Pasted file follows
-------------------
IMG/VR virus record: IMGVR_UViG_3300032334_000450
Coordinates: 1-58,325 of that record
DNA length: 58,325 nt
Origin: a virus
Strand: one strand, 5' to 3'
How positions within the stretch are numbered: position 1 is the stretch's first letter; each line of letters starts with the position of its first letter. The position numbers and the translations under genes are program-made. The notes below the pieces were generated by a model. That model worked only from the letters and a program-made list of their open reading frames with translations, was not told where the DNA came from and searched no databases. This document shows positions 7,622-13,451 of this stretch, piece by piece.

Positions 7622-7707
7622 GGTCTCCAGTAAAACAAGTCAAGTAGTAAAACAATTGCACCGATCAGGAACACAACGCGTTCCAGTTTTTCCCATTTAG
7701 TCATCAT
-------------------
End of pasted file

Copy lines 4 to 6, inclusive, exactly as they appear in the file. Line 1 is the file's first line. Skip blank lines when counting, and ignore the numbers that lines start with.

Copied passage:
Origin: a virus
Strand: one strand, 5' to 3'
How positions within the stretch are numbered: position 1 is the stretch's first letter; each line of letters starts with the position of its first letter. The position numbers and the translations under genes are program-made. The notes below the pieces were generated by a model. That model worked only from the letters and a program-made list of their open reading frames with translations, was not told where the DNA came from and searched no databases. This document shows positions 7,622-13,451 of this stretch, piece by piece.